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Eighteenth Annual Summer Institute on Randomized Behavioral Clinical Trials

OBSSR in collaboration with NHLBI will hold the Eighteenth Annual Summer Institute on Randomized Behavioral Clinical Trials on July 8-19, 2018, in Warrenton, Virginia. The purpose of the multi-day training is to provide a thorough grounding in the conduct of randomized clinical trials to researchers interested in developing competence in the planning, design, and execution of randomized clinical trials involving behavioral interventions. The deadline for submitting a completed application is February 2, 2018.  
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NIH Single IRB Policy Reminder

As we approach the implementation date for NIH’s Policy on the Use of a Single Institutional Review Board (Single IRB) for Multi-Site Research, we would like to remind you of the resources available for understanding this policy. The policy affects multi-site studies involving non-exempt human subjects research funded by NIH, and applies to grant applications with due dates on or after January 25, 2018 and R&D contracts in response to solicitations issued on or after January 25, 2018.
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Be Careful to Pick the Right Funding Opportunity Announcement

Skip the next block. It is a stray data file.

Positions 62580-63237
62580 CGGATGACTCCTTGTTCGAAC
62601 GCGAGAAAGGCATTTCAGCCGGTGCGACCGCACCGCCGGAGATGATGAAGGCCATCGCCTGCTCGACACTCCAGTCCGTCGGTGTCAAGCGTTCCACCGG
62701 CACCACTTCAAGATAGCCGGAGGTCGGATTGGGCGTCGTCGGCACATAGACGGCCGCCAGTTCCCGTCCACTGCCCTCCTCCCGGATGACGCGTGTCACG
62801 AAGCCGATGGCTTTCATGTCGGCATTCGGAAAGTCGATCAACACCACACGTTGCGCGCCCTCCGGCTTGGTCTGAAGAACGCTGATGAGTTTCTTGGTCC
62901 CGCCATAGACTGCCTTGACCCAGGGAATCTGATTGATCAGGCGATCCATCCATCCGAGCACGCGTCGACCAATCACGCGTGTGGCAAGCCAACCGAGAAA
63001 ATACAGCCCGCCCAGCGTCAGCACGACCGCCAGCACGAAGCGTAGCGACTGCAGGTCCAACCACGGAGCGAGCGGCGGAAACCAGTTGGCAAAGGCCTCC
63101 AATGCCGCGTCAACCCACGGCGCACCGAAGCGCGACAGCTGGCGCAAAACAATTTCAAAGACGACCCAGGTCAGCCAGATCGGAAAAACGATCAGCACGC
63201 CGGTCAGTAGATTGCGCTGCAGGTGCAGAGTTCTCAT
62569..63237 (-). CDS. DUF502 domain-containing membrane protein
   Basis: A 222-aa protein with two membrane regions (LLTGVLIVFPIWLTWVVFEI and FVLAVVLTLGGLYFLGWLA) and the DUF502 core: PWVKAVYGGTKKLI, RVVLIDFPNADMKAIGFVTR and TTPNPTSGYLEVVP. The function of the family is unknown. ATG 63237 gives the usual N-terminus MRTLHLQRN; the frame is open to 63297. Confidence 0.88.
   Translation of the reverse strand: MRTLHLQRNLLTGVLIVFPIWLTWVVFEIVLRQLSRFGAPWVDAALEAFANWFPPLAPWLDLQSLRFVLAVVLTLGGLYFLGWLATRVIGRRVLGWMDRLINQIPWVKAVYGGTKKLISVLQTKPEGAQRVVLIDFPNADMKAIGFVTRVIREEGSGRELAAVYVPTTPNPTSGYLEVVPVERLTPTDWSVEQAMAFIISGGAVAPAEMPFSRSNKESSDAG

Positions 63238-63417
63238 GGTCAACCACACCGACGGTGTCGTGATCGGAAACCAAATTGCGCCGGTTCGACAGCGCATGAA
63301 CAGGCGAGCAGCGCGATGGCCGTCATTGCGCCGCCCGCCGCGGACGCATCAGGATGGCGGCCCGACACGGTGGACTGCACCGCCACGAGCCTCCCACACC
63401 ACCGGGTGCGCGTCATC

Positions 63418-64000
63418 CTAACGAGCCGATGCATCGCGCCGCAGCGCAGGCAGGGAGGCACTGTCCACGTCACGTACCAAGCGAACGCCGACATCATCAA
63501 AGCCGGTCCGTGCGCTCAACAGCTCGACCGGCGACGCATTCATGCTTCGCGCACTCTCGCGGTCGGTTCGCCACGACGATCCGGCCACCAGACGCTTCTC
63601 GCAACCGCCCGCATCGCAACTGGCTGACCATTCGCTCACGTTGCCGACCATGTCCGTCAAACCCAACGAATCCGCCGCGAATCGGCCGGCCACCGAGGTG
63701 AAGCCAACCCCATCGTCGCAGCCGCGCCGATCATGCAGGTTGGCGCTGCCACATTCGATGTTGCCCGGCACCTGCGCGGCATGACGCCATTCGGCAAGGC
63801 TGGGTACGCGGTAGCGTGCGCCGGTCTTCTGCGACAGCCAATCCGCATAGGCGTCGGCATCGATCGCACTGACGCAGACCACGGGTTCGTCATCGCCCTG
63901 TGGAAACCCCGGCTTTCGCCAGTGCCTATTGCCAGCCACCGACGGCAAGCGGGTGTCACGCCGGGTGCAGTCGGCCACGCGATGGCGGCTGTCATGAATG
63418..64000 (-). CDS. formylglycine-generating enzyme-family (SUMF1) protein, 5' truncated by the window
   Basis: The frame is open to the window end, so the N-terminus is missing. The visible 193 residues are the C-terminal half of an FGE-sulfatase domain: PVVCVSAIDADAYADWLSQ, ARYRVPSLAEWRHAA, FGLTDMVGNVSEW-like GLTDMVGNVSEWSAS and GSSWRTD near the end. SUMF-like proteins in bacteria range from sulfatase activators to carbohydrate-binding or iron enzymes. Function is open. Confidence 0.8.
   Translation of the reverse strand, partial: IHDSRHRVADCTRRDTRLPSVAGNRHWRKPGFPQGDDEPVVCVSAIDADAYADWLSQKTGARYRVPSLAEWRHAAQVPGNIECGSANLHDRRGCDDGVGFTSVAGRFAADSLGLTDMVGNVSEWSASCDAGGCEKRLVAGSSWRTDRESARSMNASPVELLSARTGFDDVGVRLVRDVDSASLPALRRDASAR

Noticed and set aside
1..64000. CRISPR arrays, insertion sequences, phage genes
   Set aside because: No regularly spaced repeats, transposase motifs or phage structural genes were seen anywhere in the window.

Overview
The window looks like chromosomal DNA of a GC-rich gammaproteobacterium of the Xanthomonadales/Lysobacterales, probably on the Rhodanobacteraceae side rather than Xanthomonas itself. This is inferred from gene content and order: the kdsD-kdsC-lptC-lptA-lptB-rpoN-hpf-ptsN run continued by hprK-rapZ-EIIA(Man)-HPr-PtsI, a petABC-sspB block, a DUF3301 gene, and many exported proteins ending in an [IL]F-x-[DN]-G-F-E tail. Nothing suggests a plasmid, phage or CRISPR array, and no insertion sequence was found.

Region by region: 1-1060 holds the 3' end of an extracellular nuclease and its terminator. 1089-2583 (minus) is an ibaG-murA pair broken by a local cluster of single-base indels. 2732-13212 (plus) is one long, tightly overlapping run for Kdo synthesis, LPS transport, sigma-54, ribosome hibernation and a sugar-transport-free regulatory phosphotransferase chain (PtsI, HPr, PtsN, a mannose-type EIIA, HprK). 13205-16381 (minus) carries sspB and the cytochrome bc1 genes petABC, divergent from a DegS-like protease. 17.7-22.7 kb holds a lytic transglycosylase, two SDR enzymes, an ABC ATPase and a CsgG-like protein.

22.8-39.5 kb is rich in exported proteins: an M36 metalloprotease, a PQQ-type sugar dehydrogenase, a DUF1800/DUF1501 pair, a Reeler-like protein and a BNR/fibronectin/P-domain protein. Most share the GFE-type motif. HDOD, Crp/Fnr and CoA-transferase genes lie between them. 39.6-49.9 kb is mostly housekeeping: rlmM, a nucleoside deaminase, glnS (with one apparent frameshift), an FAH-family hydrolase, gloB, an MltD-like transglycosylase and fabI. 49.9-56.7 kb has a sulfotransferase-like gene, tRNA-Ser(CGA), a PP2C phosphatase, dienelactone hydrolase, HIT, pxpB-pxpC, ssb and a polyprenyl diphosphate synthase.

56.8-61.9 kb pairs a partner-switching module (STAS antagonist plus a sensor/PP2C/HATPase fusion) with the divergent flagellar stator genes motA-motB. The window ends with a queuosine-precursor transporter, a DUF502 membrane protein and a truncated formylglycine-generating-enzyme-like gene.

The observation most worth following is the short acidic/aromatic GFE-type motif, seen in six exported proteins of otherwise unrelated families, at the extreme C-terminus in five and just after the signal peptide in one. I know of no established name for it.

Recent policy changes requiring clinical trial applications to be submitted to FOAs that specifically allow clinical trials, first announced in fall of 2016, impact how all NIH applicants choose a FOA, whether you are submitting a clinical trial or not. Over the last year, each NIH Institute and Center has been carefully evaluating its research funding priorities and strategic goals and using that information to articulate their funding priorities for clinical trials. They are communicating their priorities through the funding opportunity announcements they issue.
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Funding Announcements

Clinical Trials or Observational Studies of Behavioral Interventions for Prevention of Opioid Use Disorder of Adjunct to Medication-Assisted Treatment-SAMHSA Opioid STR Grants